Back home in the forest, however, the animals begin to suffer without the food and shelter of their life-sustaining cherry tree. Can the tree give up her newfound freedom and return to her role in the forest ecosystem?


This sweet book revolves around a young girl, Sylvia Rose, and the joy she finds visiting the forest.  All the animals enjoy her visits as do the trees.  The cherry tree especially enjoys hearing of Sylvia Rose's adventures, but is sad because he can't accompany her and see the world himself.  But Sylvia Rose enlists the help of the animals to uproot the tree and take him on a journey to see the world.  And while they enjoy their trip and the many sites and sounds they experience, back home, the animals greatly miss the tree and all he offered them in terms of food and shelter.  The best part of the book is the lovely illustrations which are bright and colorful and eye-catching.  And the themes of friendship, joy in the journey, and the power of home shine through nicely.


Career Day is approaching, and Annie can’t wait to show her family what she’s planning to be when she grows up. But, she must keep it a secret until Friday! So curious family members each ask Annie for a clue. Convinced that she’ll be a news reporter like he once was, Grandpop gives her his old camera and notebook to use for her presentation. Grandma is sure Annie wants to be a champion baker like her, so she offers a mixing bowl and oven mitts to Annie. Hopeful she'll become the mountain climber he aspired to be, Dad gives Annie an old backpack. Mom presents Annie with a pair of high-top sneakers to pursue Mom's favorite sport in high school -- basketball.

Grateful for each gift, Annie cleverly finds a way to use them all to create her Career Day costume. When the big day arrives, Annie finally reveals her out-of-this-world dream to everyone.


Annie is excited about giving a presentation for school about what she wants to be when she grows up.  Each of her family members is excited as well because they think she's interested in being what they were such as a news reporter like Grandpop.  Each family member gives her equipment to use for her presentation representing their own passions.  What I especially enjoyed about this book is the creative way that Annie takes what her family gives her and uses it to create her own costume representing her own dream.  I wish the title of the book was different though, it would have made the big reveal at the end all the more powerful.  The title rather gives away Annie's plans.  The story is a fun one about finding your own passions in life.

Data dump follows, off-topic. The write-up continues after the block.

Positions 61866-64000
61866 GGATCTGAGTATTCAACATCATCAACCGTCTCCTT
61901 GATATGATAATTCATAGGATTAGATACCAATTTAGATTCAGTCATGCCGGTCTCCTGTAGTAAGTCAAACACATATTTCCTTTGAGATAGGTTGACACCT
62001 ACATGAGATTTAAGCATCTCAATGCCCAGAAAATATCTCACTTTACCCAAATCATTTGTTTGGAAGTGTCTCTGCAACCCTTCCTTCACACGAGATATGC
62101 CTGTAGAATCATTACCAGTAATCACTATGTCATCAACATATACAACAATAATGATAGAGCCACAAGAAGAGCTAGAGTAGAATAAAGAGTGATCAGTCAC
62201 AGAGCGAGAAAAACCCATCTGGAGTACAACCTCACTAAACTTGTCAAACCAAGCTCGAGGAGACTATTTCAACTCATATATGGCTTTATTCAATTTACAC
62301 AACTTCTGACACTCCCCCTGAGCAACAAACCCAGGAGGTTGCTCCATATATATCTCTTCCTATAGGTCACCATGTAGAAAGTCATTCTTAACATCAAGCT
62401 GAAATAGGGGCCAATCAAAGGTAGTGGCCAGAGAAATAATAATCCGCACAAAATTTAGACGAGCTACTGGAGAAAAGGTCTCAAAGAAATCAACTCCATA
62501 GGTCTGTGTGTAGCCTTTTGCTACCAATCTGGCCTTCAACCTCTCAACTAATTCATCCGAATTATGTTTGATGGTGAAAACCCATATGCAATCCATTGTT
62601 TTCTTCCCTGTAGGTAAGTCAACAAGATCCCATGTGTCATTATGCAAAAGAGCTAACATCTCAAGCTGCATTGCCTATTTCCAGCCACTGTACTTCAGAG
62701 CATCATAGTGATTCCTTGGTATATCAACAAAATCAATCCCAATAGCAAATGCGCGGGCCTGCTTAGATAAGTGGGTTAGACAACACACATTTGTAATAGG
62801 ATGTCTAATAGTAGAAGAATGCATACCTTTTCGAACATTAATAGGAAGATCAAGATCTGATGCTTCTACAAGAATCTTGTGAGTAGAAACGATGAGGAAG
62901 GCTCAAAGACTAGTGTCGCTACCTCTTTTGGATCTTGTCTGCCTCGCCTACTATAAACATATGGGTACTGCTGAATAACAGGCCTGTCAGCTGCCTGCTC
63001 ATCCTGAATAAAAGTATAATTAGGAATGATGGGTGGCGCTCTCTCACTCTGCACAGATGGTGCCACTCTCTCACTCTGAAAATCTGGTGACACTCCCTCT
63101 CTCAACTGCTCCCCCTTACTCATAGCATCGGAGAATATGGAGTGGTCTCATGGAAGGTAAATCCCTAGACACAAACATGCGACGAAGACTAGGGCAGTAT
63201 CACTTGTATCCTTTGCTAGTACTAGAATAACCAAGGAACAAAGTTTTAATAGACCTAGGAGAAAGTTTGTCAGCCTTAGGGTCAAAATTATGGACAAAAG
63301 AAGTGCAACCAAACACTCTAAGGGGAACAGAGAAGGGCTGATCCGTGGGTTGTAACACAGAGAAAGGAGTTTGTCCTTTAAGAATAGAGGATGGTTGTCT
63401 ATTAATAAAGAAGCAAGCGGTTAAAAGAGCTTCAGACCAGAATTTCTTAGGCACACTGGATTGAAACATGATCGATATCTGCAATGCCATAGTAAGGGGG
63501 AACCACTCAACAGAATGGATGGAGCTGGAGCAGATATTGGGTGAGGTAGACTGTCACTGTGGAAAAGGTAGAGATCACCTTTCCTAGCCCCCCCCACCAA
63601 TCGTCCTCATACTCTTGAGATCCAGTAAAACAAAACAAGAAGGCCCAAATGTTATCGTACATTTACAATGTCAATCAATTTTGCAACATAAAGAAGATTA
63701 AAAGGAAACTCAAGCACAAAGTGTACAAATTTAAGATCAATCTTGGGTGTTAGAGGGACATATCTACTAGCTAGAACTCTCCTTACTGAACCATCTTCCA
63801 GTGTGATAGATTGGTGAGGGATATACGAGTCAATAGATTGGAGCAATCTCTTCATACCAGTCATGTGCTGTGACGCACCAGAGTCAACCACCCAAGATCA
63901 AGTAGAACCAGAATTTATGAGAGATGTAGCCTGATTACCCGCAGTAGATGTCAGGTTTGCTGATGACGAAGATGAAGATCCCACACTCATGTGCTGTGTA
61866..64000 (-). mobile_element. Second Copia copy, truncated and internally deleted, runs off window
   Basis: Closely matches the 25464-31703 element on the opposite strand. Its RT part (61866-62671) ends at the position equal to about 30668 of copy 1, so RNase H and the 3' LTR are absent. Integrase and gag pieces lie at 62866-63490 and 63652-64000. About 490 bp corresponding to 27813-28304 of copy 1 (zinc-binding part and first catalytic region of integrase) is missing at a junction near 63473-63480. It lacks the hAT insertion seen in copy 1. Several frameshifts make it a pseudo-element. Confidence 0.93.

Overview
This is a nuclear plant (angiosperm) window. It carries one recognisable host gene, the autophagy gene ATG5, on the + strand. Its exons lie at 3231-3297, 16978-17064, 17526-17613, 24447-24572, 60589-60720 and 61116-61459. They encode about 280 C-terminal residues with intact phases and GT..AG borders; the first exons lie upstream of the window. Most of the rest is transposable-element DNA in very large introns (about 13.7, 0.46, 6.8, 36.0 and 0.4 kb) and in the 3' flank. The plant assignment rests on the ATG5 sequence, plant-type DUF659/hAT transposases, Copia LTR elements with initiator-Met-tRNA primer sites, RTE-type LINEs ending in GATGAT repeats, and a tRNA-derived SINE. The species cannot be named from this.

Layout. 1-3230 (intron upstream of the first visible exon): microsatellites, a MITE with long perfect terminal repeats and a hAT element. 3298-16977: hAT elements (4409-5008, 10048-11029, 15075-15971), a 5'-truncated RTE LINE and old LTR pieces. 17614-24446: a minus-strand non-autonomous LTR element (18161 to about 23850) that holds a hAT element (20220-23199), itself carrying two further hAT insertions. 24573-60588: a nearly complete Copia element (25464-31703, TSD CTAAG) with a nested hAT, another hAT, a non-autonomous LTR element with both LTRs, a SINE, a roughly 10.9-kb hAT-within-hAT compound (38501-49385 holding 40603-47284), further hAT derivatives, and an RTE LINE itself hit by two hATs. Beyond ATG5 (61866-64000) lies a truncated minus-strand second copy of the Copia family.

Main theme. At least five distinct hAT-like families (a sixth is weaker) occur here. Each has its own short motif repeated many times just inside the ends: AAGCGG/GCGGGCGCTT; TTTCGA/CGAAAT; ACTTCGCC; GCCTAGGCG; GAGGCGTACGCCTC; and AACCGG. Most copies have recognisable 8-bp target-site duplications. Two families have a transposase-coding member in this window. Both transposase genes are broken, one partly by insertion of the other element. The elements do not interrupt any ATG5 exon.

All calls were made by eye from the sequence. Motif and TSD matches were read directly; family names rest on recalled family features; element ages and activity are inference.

Monday, May 28, 2018

NONFICTION MONDAY: The Hyena Scientist by Sy Montgomery


The Hyena Scientist sets the record straight about one of history’s most hated and misunderstood mammals, while featuring the groundbreaking, pioneering research of a female scientist in a predominately male field.

As a scientist studying one of the only mammalian societies led entirely by females, zoologist Kay Holecamp has made it her life’s work to understand hyenas, the fascinating, complex creatures that are playful, social, and highly intelligent—almost nothing like the mangy monsters of pop culture lore.


I love these Scientists in the Field series. Not only do they give the reader a glimpse into what it's like to be a field scientist but the information about the topic is fascinating.  I learned a lot about hyenas reading this book.  As Montgomery points out at the beginning of the book, hyenas are seen by many as evil scavengers, but they aren't.  They live in clans with complex social mores that Holecamp, even after years of study still works to understand.  In addition to sharing some of what she learned about hyenas, Montgomery highlights Holecamp and her research assistants and how they came to work in Kenya.  The challenges of field work aren't overlooked as Montgomery details problems such as flooding, lots of mud, and simply finding hyenas to observe.  Bishop's gorgeous photographs add a great deal to the book by showing both the people and animals involved in Holecamp's work.  A great addition to the series and a fabulous book to offer animal or science loving students.
Blog Design by Imagination Designs all images from the Story Time kit by Kristin Aagard